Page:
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“In times of market uncertainy, we see an increase in losses to the incumbent solution — almost double.”
When the world feels complex and uncertain, companies choose simplicity.
This creates an environment where prospects are likelier to opt against making big changes. Resulting in more deals lost to no decision, and more losses against incumbents.
“There’s this shift towards a greater focus on ‘why change’ at all…A lot of enablement we’re doing right now is around that piece.” – Brandon Bedford
In practice this means more enablement for customer-facing teams — especially customer success.
Tim goes so far as to create a “champion kit” to enable his CSMs.
“[The kit] automatically answers the question not only ‘why change’, but ‘why us’.” – Tim Rhodes
Tighter budgets and stormy economic clouds will make companies less likely to make a change.
That’s why compete professionals need to redouble their enablement efforts towards making the case for change.
“Different teams view intel through different lenses. I have to manage those lenses and create messaging that is relevant for everyone but doesn’t mince words.”
Your competitive intelligence newsletter is one of the most crucial channels for communicating competitor intel.
But would you ever hold back on sharing information, given the anxiety-inducing realities of living through economic turmoil?
For instance, a competitor releases a product update that objectively puts them ahead of you. The perceived negative impact of that product release can reverberate through the organization.
In a newsletter or not, you have to directly address important competitor intel. The nuance is in framing that intel, according to Brandon:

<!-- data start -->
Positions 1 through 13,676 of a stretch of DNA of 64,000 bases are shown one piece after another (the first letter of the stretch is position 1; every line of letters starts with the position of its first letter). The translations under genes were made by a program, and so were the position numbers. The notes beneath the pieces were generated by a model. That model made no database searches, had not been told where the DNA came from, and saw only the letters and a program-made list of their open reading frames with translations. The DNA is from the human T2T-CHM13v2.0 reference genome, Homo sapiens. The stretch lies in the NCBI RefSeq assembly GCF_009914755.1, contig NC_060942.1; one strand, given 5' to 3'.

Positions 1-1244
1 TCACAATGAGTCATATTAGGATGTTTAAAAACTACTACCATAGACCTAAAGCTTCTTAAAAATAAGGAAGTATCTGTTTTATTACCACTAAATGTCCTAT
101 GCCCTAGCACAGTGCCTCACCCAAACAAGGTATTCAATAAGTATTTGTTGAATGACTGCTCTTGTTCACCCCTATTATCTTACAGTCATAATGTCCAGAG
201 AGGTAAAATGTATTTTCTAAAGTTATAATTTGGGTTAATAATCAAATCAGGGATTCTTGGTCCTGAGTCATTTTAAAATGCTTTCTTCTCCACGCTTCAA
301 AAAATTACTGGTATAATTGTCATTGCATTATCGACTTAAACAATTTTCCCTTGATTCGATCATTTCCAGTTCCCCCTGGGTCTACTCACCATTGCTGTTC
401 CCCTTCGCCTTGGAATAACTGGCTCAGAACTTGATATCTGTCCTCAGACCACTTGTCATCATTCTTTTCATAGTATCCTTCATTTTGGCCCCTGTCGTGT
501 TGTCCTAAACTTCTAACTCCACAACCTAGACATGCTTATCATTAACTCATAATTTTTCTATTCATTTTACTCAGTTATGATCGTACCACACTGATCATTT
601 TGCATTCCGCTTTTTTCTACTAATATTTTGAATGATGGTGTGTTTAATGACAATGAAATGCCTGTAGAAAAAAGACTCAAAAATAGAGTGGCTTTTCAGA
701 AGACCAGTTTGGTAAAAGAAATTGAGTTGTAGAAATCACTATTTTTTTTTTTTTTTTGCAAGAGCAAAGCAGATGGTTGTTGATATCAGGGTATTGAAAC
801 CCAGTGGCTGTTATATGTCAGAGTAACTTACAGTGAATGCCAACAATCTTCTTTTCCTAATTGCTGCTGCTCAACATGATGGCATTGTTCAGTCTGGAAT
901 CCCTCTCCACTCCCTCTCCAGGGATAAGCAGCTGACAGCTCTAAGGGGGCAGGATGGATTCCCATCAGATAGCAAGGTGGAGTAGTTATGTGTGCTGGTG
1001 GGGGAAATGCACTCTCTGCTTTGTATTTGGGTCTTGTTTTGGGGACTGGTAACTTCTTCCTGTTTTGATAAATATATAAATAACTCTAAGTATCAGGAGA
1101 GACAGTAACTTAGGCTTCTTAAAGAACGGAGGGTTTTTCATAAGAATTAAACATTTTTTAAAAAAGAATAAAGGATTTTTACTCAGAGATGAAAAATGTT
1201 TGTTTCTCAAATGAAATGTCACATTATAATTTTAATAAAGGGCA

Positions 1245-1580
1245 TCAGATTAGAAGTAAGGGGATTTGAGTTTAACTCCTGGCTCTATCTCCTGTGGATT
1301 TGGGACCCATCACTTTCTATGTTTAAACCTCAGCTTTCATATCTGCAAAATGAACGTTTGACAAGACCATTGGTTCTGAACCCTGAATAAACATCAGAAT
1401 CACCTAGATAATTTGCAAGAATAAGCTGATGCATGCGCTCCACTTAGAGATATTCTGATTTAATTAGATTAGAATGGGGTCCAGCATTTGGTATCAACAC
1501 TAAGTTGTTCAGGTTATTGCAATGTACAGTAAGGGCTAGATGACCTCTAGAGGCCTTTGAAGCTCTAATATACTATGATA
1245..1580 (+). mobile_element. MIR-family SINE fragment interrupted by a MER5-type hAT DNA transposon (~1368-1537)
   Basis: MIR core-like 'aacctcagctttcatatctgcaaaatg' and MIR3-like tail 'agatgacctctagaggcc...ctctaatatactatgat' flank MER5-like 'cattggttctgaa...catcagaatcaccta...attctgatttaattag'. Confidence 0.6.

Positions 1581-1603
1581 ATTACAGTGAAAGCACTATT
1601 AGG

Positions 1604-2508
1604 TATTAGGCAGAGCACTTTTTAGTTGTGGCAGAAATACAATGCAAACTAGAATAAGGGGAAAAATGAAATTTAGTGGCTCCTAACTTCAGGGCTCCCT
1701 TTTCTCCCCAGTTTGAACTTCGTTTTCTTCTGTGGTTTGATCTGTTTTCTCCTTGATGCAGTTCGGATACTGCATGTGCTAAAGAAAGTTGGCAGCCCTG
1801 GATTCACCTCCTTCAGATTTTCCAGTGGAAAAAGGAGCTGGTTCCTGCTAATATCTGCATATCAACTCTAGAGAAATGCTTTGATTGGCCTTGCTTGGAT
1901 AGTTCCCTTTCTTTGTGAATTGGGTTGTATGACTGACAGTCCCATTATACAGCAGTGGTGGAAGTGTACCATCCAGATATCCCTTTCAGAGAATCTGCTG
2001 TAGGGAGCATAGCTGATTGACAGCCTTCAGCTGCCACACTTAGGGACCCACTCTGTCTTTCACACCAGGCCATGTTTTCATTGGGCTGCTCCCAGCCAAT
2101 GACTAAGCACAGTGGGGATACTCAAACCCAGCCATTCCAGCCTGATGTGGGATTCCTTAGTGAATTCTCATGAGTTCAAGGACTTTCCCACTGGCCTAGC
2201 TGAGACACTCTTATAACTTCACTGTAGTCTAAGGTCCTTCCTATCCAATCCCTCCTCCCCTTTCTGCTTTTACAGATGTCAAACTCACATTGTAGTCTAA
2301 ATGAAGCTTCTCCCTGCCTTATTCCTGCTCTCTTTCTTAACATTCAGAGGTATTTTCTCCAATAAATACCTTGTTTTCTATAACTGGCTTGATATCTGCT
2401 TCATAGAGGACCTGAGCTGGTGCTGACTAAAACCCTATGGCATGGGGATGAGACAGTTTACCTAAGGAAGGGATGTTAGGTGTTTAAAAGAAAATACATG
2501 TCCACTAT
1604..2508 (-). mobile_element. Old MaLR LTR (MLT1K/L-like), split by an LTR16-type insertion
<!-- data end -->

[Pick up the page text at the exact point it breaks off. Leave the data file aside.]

“I always leave it with a positive: here’s what we’re doing about it, either from our own product really standpoint or from an enablement and positioning standpoint. There is always that layer of how to frame a product release and how to how to really leverage that in a deal cycle.”
Brandon adds that companies with several different newsletters sent to different teams can choose how much to divulge depending on the circumstances.
What’s more, there are ways of communicating intel beyond the weekly digest.
Start a private message thread with a particular team. Set up a meeting with a smaller audience.
Sharing important intel is a non-negotiable for your role. But how you share it requires your discretion.
“You’ve got to help reps understand that [competitive intelligence] is going to provide value. It’s like the Jerry Maguire saying, help me help you.”
Virtually from the minute you start in the role, you need to communicate the value your team brings.
Sales reps though don’t necessarily have time to consistently participate in competitive intelligence gathering in a meaningful way.
The way Tim bridges that gap is by creating regular opportunities for reps to share competitive intel.
“One of the things I’ve found to be most effective is inserting myself into the data operations of sales teams, into their sales training.”
Not only does this allow Tim to collect information, it provides an opportunity for Tim to share what he’s learned and further demonstrate his value.
Tim also has a weekly drop-in session where reps can discuss specific deals they’re in and seek out specific support.
Getting visibility into your compete program can be challenging depending on your company’s culture of compete.
But no matter what, the more you make your presence felt in deals, meetings, and around the (virtual) office, the better set up for success your program will be.
Welcome to the Competitive Enablement Show. On this podcast, host Adam McQueen is joined by experts in the competitive intelligence industry to talk about innovative strategy, tangible advice and tactics that work, and building a competitive program that impacts the bottom line.
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